Later revisions (2.0) introduced adaptive hoping, so the hoping sequence could be tailored to additionally minimise interference.

    My view is that 'they' are full of BS. What's the betting that 'they' are also running 802.11b/g, cordless phones and microwave ovens at the same premises...



  13. High-gain antennas are encouraged for Part 15 use, as their narrow bandwidths help to reduce interference to others.

    They are often a better solution than 'more power' as it's really the noise floor on the reception end which limits how far you can transmit.

    However greater gain requires more precise aiming and mounting.

    I found this great online book ( which describes how to do a proper link budget:




  14. How about a portable USB/Firewire drive embedded in the contrete floor, running encryption with a random key generated at boot time....?

    1) They kill the power the data is gone.

    2) They can't get physical access easy.

    Seriously though is the data THAT secure, or is this a hyperthetical question?



  15. Free Version:

    * Microsoft Windows® Not Needed


    Looks like a pretty good system, and not a bad price for a complete solution.

    Not much info on the website (didn't register to see if there's more there), but it seems to be Debian based (sarge?) and is running Mozilla Firefox 1.0.4.

    Hope this works out for you.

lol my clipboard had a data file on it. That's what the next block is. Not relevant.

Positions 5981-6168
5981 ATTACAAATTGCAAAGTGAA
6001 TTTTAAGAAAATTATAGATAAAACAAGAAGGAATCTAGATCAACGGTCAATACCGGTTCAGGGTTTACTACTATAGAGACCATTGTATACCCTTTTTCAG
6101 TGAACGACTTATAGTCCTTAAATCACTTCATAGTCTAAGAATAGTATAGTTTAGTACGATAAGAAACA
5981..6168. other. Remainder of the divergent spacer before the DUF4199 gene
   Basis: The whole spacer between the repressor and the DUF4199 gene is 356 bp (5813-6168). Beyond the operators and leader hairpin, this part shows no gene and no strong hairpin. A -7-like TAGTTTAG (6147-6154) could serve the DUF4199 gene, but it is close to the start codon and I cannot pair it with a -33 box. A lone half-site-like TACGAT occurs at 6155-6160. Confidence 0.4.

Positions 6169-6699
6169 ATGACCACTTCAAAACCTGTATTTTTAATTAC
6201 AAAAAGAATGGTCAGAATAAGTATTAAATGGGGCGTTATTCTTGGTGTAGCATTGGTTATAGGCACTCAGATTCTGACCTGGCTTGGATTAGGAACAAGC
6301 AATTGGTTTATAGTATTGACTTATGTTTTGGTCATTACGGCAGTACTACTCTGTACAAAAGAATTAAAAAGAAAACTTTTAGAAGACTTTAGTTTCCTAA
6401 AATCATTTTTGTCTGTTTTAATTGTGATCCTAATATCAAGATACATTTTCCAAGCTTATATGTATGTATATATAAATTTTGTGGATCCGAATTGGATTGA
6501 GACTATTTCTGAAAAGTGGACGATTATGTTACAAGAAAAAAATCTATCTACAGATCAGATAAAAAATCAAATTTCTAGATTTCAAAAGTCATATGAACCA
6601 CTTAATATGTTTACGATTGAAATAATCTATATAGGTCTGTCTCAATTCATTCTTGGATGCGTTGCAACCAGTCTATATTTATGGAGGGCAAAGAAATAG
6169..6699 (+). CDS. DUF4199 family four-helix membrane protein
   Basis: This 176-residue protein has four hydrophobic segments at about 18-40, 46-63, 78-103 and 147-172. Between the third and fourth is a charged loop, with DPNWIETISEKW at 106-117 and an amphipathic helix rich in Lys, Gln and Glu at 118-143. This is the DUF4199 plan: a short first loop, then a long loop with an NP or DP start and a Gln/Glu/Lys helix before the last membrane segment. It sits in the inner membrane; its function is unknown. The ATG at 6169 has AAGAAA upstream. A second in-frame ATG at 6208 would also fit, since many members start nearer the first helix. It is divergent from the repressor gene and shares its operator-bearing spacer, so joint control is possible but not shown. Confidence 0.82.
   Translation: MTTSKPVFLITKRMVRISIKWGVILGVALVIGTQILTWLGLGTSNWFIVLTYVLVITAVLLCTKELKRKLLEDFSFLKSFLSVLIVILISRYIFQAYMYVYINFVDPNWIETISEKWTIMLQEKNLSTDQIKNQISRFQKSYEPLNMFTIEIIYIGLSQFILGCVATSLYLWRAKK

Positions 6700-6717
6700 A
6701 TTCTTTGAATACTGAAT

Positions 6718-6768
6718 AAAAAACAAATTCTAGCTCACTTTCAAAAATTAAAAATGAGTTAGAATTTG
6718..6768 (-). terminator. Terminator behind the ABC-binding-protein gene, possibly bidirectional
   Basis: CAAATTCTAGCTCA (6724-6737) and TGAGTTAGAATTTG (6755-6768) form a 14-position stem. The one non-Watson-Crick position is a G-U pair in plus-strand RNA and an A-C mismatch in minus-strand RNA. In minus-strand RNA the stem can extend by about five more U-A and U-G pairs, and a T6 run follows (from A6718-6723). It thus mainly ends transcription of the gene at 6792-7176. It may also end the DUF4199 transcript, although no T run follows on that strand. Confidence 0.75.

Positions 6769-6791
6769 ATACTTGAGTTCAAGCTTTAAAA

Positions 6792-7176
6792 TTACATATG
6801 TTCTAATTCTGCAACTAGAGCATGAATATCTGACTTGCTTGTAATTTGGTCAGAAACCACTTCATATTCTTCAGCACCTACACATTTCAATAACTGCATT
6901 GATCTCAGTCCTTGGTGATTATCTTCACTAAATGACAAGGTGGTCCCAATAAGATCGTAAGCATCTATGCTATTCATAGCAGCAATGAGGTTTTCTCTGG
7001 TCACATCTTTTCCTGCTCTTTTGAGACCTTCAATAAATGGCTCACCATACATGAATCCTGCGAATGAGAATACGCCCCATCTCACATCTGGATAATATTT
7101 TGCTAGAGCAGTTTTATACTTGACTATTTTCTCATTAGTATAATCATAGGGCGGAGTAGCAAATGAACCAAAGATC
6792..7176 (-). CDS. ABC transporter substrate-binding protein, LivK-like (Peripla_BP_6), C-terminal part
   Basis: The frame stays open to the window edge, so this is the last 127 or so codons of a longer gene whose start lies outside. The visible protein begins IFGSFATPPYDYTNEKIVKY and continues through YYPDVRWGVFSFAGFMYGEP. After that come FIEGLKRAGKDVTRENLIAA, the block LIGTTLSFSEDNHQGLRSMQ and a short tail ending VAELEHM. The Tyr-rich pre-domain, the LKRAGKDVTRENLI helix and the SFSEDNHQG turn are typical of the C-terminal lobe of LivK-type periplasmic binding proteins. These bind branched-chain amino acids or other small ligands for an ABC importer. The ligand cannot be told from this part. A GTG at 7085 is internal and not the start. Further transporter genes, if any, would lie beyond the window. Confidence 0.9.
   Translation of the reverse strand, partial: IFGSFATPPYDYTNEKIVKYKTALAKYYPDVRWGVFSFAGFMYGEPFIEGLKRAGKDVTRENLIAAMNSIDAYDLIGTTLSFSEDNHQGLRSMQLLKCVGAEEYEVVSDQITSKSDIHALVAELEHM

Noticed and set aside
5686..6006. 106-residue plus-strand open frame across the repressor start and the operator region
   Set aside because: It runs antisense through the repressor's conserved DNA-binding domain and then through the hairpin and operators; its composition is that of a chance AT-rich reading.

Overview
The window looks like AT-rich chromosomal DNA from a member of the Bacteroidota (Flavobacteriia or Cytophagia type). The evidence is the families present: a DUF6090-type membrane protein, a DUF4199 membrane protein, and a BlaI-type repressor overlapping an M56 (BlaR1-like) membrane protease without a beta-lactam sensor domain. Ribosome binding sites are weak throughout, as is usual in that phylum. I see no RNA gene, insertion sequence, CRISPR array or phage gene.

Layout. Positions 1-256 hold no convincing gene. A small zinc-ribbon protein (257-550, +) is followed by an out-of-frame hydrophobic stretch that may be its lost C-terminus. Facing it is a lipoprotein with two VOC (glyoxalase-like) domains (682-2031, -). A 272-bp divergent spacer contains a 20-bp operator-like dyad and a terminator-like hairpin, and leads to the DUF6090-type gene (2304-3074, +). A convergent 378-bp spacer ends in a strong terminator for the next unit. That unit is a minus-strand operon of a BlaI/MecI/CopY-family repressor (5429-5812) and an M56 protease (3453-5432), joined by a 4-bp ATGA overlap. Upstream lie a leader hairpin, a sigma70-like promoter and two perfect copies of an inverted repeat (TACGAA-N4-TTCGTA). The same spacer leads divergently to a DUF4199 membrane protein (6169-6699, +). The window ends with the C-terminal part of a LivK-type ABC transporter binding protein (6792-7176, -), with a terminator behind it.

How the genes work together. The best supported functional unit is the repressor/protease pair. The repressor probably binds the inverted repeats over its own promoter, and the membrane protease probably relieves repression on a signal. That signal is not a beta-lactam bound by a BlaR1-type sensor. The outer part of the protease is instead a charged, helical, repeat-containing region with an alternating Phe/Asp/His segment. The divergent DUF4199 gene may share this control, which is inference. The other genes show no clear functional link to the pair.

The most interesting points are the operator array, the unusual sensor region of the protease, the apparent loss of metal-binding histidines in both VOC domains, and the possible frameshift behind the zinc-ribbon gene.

16. Okay, nothing set in stone but, I think I'm going to go with a setup similar to this:

    OS: KioskCD (live cd that starts up w/ firefox full screen, if you close the windows firefox opens full screen again).

    Fairly sweet idea... but this distro is a little out of date - Firefox 1.0!!!

    Depending on how much effort you want to put in you could roll you own 'Live-CD' and use the same CF idea.

    With Debian there is a live-cd tool which can turn your current Debian install into a Live-CD with almost no effort, so this would enable you to track security updates quite easily and roll a new revision when needed.

    If you were being completely paranoid, you could even add a write-blocker to the IDE interface to be really sure the CF couldn't get corrupted.

    Glad you could make use of Free/OpenSource,



  17. Because compression sucks period.

    You seem to missing my point... If you've used a MiniDV to shoot the original footage it's ALREADY compressed (fairly lightly and on a frame-by-frame basis similar to MJPEG). Whatever you do in the editing CAN NOT improve the image quality.

    Using an 'edit list' type software you don't actually process the video whilst you're deciding on the edits/effects/etc.... this is only done when you hit the render button at which point the 20 hours of footage will actually only result in (say) 20mins.